Wil and her family had the basic necessities, but they also had Goodbye, a time that stalked and shadowed their every move and interaction with others. They had other secrets too; what family doesn’t? Wil’s father’s second-greatest fear was that someone from the past might appear and take away the life he’d scrabbled together over the last fourteen years.

When Wil arrived at school that chill, nondescript day, she’d only had three scraps of paper to tell her that today might be different. Wil tried now to look inconspicuous as she kicked at the ugly carpet carefully under her desk. Dr. L. gestured and lectured as usual, while his class feigned attention.

No one seemed to see the fragment Wil was moving with her foot.

Halfway through the hour, Dr. L. put down his covalent bond model, picked up a stack of worksheets, and attempted to walk around the first row of desks without bumping into them but did, as he was distracted by his attempts to simultaneously pass out their assignment.

“Whoops!” Annoying Carl Hurn said to his neighbors, as they guffawed appreciatively.

When Wil turned an icy look at the immature group, she saw the first odd thing since the lunch area yesterday -another teenager in her class watching her closely. Wil was busy channeling irritation toward Carl and didn’t register the attention -then, her cheeks flushed and she tried to slyly look again. There were rows of disinterested, distracted youths looking bored or passing papers to each other but no one facing her way. Maybe she imagined it? Wil was obviously too tired to function normally. She rubbed at her eyes and yawned. A random student in another area caught her infectious action and stifled his own yawn. She scanned faces again as her own turn to hand papers down the row came. Everyone appeared normal -no, Carl was abnormal; he hadn’t even noticed his rudeness nor her reproach. Wil tried to rid herself of the itchy feeling of being watched. She picked up her chemistry assignment, most of her focus on trying to extract the answers from a brain that had failed to absorb the morning’s lecture.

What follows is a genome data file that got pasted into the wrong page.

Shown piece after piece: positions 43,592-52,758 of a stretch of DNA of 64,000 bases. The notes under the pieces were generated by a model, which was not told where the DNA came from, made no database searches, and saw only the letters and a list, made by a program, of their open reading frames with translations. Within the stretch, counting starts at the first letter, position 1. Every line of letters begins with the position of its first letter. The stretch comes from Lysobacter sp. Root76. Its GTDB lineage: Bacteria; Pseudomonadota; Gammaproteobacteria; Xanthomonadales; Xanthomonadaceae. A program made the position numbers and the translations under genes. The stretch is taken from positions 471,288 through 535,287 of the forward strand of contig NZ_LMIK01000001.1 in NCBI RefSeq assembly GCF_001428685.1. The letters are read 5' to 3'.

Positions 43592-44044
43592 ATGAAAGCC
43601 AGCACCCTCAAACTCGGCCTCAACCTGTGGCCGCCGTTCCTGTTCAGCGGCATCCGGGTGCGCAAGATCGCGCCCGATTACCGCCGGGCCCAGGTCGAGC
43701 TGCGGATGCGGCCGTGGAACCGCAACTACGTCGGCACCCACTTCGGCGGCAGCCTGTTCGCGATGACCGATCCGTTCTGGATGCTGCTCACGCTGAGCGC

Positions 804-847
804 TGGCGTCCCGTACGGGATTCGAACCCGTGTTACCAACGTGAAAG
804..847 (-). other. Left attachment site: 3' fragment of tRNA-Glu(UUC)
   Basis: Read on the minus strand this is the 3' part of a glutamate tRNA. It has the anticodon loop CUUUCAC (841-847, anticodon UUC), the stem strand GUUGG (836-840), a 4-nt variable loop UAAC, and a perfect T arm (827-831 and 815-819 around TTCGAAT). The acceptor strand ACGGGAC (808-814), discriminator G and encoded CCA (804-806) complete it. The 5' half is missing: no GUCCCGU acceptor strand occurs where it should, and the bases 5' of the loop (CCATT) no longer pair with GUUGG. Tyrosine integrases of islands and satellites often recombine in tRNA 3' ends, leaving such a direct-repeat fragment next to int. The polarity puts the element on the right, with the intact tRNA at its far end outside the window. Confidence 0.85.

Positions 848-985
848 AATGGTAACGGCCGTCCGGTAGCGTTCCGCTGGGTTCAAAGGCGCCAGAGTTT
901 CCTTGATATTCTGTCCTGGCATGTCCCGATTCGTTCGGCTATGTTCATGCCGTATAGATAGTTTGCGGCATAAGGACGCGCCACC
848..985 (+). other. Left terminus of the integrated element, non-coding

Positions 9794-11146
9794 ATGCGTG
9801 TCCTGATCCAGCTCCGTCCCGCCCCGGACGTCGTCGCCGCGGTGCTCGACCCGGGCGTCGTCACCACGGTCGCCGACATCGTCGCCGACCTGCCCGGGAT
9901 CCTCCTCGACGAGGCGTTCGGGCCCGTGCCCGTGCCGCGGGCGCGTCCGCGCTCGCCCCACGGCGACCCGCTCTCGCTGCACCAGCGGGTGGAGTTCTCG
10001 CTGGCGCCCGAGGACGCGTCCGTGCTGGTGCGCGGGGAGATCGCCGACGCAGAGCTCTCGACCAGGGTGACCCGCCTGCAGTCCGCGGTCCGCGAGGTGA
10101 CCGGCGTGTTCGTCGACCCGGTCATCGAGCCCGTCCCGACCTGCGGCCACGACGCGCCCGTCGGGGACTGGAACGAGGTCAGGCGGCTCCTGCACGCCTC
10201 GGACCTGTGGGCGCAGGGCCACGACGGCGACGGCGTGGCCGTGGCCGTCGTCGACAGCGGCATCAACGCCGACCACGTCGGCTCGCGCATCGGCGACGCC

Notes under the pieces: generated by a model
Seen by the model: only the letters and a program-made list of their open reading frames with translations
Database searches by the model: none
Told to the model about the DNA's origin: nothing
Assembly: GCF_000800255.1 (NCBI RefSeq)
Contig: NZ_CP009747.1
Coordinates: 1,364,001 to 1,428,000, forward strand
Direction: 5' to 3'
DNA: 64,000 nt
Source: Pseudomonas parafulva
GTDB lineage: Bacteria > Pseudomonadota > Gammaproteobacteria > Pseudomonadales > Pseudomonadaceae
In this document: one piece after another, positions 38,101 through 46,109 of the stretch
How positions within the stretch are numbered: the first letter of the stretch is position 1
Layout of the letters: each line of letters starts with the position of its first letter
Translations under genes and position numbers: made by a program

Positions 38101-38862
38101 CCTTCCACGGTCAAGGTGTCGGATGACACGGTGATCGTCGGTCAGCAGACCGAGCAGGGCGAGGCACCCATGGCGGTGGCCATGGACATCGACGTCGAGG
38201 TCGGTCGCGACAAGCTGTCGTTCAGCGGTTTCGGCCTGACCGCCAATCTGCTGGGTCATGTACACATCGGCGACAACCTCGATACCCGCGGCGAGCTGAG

At the end of class and between periods, science was forgotten and replaced by thoughts of a new secret note. As she wandered with the masses down the hall, Wil was absorbed in reading its contents. The message was a puzzle again. Wil was getting tired of these games -a straightforward attempt at meeting would be better. She guessed the sender found this method preferable. She scanned the paper and recognized its pattern to be a crossword of sorts. There were clues at the bottom. Wil was relieved to read that she knew some of the answers; why, everyone knew the popular song that clue took a line of lyrics from! It had played on the radio yesterday at carpool! Maybe the type of unique this person meant did not refer to seeking really intelligent persons -yes, he or she didn’t want geniuses. Feeling hopefully adequate, Wil looked forward to filling in the spaces as she headed to her next class.

 

Continued from Twenty-Seven.
Keep reading to Twenty-Nine.